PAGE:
Many of the Prince George’s County community leaders and elected officials who attended a listening session Wednesday to offer their opinion on what characteristics the new schools chief should have said they are tired of the rapid turnover at the helm of the public school system.
Simply put: They want someone who will stay put.
“We have changed superintendents like we change our clothes,” State Sen. Joanne Benson (D-Prince George’s) said. “Each time they bring their own entourage, their own curriculum. ... It creates instability ... I am convinced that is one of the biggest factors to our children not performing well.”
The committee that will provide County Executive Rushern L. Baker III (D) with no more than three names so he can choose a new chief executive to run the school system heard from about 20 people during the meeting.
The panel will gather its own information, but also has all the data from the school board’s search for a superintendent earlier this year. The school board’s search was essentially upended when Baker proposed changes to the school governance structure.
Prince George’s has had seven superintendents in the past 14 years. Interim Superintendent Alvin Crawley was brought on last year to replace former superintendent William R. Hite Jr., who took a job in Philadelphia.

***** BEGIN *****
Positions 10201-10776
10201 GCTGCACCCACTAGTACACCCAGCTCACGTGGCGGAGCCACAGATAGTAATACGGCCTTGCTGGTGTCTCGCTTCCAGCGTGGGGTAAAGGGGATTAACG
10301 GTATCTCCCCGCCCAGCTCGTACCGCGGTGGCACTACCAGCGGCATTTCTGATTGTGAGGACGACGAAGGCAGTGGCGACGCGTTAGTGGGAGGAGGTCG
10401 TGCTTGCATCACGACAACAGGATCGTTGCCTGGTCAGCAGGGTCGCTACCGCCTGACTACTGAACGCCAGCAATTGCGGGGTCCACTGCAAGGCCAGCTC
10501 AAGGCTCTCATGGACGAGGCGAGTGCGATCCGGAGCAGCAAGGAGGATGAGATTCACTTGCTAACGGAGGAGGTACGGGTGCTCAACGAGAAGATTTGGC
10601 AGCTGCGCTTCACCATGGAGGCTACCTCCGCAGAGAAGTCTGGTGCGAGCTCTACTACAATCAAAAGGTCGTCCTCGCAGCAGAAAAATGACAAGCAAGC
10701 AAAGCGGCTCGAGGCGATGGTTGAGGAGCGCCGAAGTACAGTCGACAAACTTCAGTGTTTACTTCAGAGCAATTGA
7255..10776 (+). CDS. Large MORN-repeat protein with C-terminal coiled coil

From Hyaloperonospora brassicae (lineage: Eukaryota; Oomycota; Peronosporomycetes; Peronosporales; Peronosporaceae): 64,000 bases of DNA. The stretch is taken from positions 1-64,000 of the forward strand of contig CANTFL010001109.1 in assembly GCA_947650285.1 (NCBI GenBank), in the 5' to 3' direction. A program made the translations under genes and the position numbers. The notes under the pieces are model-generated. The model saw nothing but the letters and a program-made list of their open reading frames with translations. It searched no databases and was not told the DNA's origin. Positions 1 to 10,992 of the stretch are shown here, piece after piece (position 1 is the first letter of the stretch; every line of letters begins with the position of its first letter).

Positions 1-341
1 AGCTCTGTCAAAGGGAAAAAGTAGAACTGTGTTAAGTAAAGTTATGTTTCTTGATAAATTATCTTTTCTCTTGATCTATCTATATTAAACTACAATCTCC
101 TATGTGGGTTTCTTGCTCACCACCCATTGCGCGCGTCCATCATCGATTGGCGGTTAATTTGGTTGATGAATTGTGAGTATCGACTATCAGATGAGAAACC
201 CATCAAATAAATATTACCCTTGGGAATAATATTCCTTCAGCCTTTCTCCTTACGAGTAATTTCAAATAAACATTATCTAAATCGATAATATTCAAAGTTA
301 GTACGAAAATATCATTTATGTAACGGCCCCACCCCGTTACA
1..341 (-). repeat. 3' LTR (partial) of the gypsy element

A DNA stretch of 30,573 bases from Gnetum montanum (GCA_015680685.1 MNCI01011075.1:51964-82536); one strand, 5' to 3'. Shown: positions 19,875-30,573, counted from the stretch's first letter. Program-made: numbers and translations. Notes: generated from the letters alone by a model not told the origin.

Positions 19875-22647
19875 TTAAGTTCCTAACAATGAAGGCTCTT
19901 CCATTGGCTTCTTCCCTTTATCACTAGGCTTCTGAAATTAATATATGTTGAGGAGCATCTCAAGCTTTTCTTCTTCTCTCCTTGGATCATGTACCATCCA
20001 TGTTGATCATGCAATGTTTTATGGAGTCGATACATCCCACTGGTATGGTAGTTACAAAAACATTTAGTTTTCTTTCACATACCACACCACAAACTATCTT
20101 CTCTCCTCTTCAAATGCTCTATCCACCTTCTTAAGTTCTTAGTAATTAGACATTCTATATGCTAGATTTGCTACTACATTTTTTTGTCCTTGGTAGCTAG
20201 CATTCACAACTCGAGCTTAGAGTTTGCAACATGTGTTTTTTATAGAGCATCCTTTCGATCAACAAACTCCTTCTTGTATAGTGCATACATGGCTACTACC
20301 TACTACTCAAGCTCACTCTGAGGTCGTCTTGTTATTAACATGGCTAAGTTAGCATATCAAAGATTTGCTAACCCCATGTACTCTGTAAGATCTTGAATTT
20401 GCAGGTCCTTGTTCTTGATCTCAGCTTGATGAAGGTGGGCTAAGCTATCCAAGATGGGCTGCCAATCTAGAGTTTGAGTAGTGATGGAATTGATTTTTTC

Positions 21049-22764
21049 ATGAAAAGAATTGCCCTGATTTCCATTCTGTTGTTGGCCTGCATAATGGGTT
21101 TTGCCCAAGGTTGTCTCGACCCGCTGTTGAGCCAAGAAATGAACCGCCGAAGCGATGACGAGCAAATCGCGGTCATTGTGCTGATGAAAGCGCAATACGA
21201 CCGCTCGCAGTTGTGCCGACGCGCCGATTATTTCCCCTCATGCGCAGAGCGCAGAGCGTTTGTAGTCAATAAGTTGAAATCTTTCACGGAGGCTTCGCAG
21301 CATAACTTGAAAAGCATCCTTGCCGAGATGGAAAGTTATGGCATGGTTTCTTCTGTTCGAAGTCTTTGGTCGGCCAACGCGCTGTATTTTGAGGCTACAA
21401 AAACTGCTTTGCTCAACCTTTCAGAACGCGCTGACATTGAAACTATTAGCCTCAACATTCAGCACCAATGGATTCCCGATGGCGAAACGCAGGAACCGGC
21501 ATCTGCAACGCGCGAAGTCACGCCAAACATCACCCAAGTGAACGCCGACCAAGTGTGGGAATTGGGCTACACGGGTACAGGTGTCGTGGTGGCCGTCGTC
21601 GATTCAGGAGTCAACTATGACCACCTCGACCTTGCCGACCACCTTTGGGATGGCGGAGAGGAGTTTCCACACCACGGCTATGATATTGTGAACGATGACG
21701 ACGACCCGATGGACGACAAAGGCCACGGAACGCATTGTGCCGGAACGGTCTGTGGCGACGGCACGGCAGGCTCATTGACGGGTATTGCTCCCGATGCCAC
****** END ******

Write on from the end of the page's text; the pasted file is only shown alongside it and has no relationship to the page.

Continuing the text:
“When we have so much turnover, we lose faith in the system,” Prince George’s County Council Vice Chairman Obie Patterson (D-Fort Washington) said.
Tonya R. Wellons, a parent from Upper Marlboro, said the person who will commit to the post may come from the private or nonprofit sector, and she hoped the committee was considering those who are “in the business of education” as possible candidates.
“I just think we need to broaden our horizon,” she said.
Others said the new chief executive needs to be a team builder and a change agent. He or she needs to know how to be political without being a politician, and self-assured without being arrogant.
Bob Ross, president of the county branch of the NAACP, said the new CEO needs to change the culture and improve the image of the school system.
“The superintendent has to make this school system a family-friendly school system,” Ross said. “Parents say they don’t feel welcome in their schools. How does a superintendent look at that culture and change it?”
“It’s going to take a team effort to make sure the change is effective,” said James Cole, who works with Men Aiming Higher.
T. Carter Ross with the Hyattsville Elementary School PTA said he wants a new schools chief who is able to not only engage parents but the community in the public school system.
“We need a superintendent to speak broadly to our community and make the schools the centerpiece of our community,” Ross said.
Some criticized the committee for the time the meeting was scheduled and the late notice that was provided.
The committee has scheduled a telephone townhall Monday from 7 to 8:30 p.m. Residents who want to participate can dial 855-246-7045, ext. 21990#.